The official is both bewildered and angry at the accusation. “Don’t play the sinister old man,” the barber declares. “I know the whole story. Your daughter loves him and he loves her.” He threatens to bring the whole business before a judge. He’s already got a whole crowd behind him, and the official is riled into permitting a search of his house for the young man. Who of course desperately wants not to be found! The best hiding place he can manage at such short notice is a large chest – he shuts himself inside. Because the barber is the human incarnation of Murphy’s Law, he comes upon the very same chest and somehow hoists it up onto his head. And carries it off. Panicked, the young man kicks it open and tumbles out onto the ground, breaking his leg in the process. He then scatters the contents of his purse to distract the crowd while he stumbles off, but just cannot shake the barber off his heels.

“You brought all this on yourself,” the man insists. “If God in His grace had not sent me to you, you would never have escaped from the disaster into which you had fallen, but would have fallen into another…I don’t hold your folly against you, as you are an impatient young man of limited intelligence.” I dislike this protagonist but seriously, nobody deserves to be part of the Barber Show. Out of pure desperation, the young man flees into a market and convinces a weaver to hold the barber at bay while he arranges a more permanent escape. He divides up his money, sells his property and sets off travelling, all to get away – only to run into the barber at a dinner party. No wonder he reacted badly.

All the other guests turn on the barber, demanding to know if the story’s true. The barber swears he acted as he did out of chivalry. “It is lucky for him that it was his leg that was broken and he did not lose his life,” he says, proving he really wasn’t listening. To emphasise his point, he launches into an anecdote from his own life. Segue!

It begins one day when the caliph of Baghdad ordered ten criminals to be brought before him. They are sent off on a boat and the barber, sighting them, mistakes the occasion for a pleasure cruise. Because he genuinely can’t keep his nose out of other people’s business, he weasels his way aboard. Apparently he doesn’t pick up on the fact it’s not a floating feast from the absence of food, drink or fun. Not even when they disembark and guards start putting chains around the prisoners’ necks. Thinking the barber is another criminal, they chain him too. He doesn’t correct them. I haven’t the least idea why.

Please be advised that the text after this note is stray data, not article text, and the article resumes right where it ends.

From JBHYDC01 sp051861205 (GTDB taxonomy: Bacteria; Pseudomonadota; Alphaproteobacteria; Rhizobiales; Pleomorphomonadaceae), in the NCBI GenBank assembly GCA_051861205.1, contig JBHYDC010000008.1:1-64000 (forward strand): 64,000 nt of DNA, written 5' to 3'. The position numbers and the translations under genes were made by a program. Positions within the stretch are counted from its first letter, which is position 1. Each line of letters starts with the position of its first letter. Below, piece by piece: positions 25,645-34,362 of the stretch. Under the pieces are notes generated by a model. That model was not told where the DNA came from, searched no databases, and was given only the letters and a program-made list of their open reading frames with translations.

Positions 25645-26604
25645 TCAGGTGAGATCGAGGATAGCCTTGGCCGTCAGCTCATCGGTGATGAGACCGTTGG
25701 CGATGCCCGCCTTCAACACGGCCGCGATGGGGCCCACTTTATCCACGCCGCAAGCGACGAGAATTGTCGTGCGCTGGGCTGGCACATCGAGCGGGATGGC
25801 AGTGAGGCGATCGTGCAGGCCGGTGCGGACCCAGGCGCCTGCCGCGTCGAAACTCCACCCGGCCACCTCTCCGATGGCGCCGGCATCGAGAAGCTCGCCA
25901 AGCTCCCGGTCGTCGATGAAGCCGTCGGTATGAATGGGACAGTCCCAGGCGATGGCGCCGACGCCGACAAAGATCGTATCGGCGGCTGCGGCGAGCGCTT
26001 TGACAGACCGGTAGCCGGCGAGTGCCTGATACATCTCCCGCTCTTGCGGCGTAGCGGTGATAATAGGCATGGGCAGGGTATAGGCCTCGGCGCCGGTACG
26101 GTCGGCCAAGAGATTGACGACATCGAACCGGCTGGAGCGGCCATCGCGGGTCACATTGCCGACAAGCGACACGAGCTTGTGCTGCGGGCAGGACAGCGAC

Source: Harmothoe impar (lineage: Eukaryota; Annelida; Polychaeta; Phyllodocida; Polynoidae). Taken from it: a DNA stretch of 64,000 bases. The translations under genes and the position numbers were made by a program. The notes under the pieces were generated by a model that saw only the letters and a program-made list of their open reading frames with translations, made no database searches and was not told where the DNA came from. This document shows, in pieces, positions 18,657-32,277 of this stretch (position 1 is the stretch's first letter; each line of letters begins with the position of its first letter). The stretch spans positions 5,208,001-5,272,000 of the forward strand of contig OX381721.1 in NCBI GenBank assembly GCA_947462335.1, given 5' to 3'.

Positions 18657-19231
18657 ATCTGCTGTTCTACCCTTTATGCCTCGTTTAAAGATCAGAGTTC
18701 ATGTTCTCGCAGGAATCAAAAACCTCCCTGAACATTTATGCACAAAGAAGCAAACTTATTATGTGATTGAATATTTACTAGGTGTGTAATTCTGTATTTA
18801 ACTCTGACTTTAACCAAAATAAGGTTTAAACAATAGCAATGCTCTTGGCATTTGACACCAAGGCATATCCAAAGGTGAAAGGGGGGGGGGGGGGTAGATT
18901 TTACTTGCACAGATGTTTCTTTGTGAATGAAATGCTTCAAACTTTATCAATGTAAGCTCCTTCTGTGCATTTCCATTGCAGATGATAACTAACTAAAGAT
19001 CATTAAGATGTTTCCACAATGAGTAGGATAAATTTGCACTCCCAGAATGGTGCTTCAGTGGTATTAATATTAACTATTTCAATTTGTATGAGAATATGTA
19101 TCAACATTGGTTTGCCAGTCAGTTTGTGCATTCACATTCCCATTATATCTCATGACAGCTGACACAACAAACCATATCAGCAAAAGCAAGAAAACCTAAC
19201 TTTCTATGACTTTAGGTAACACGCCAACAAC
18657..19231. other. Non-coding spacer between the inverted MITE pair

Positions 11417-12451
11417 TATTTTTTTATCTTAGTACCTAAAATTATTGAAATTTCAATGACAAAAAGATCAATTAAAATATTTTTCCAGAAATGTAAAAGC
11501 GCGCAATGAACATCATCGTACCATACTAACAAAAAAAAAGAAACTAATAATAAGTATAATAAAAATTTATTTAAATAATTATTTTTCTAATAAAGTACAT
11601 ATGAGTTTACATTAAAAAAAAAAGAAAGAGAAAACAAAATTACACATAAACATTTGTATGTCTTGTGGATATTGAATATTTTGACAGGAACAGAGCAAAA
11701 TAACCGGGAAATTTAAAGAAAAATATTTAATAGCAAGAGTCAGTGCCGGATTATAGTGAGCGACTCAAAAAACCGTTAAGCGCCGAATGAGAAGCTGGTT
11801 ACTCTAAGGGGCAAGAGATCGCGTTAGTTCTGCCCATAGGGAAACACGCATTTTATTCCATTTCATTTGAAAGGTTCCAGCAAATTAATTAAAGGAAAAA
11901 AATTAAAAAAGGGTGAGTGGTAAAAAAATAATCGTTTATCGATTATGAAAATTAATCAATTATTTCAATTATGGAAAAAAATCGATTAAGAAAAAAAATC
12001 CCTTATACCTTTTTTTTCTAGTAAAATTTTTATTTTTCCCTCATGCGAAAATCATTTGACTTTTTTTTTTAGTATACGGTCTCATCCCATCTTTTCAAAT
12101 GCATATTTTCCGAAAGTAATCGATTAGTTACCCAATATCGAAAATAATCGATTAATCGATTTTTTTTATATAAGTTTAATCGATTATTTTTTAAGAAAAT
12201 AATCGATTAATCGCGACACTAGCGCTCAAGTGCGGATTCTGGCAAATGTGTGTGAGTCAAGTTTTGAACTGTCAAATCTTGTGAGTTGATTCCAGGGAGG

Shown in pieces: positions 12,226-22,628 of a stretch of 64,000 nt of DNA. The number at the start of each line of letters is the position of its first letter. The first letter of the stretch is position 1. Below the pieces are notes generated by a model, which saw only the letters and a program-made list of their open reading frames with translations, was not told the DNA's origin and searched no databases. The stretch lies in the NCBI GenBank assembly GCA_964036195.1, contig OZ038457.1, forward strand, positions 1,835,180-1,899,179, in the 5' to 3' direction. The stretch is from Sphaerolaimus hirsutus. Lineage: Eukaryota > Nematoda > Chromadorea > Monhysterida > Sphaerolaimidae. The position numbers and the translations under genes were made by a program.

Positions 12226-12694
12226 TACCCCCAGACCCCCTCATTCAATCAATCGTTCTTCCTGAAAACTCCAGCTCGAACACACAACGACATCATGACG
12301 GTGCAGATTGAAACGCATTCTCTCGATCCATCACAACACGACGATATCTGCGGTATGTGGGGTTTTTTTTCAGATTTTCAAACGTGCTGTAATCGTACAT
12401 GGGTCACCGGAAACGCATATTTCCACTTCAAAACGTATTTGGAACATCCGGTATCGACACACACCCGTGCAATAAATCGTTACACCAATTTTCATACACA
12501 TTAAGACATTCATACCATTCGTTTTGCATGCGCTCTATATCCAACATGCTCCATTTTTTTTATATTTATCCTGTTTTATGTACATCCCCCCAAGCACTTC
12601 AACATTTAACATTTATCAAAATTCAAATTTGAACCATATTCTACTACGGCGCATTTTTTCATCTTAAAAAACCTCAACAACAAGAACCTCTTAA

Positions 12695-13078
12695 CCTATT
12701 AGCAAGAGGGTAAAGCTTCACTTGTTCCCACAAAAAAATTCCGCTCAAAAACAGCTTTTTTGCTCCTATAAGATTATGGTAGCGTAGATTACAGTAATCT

All the men are led before the caliph, who orders them to be beheaded. Someone lays out the execution mat right then and there – yes, I used the words ‘execution mat’, that is apparently a thing – so they can start chopping off heads under the caliph’s impassive eye. Luckily for the barber, the executioner is a careful man. He knows he was supposed to behead ten men, so he does. The caliph is bad at math and insists the barber is the tenth criminal; a count of bodies proves that to be untrue, so the barber is questioned. “What led you to stay silent at a time like this?” is what the caliph actually says, speaking for all of us. “How did you come to be with these criminals, and what is the reason for this, you being an old man of little brain?”

If you think the barber is going to be cowed at all by authority or the prospect of imminent death, you’d be mistaken. His only explanation, long-winded and repetitive and completely non-informative as it is, is that he was acting out of chivalry. Again. “It was a hugely honourable act on my part to share in their execution,” he says, “but all my days I have been doing favours of this kind to people, in spite of that fact that they repay me in the most brutish of ways.”

The caliph keels over laughing. When he can speak again, he asks if all the barber’s brothers are like…well, like him. The barber bristles and manages to make me dislike him even more by declaring that all his brothers show up their general inadequacy in a variety of physical deformities. The ableist awfulness does not stop there – the barber continues straight into a segue within the segue.

Okay, so the barber’s eldest brother is a tailor with spinal problems. The shop he rents looks out on the street and one day while he was busy sewing he looked up to see one of the stunningly beautiful mystery women who apparently have a secret society in Baghdad. He was besotted from the second he laid eyes on her. Neglecting his work in favour of staring hopefully out the window, he eventually saw her again and this time she saw him too, divining immediately – the way beautiful mystery women do – that he was in love with her. She sent a maid with a bundle of red silk and instructions for the tailor to make her a shift. When that was completed, the maid returned with yellow silk and some mildly flirtatious remarks to pass on. While the tailor was sewing the second garment, the object of his affections sat in the window across the street smiling and waving and generally giving the tailor reason to think his feelings might be returned.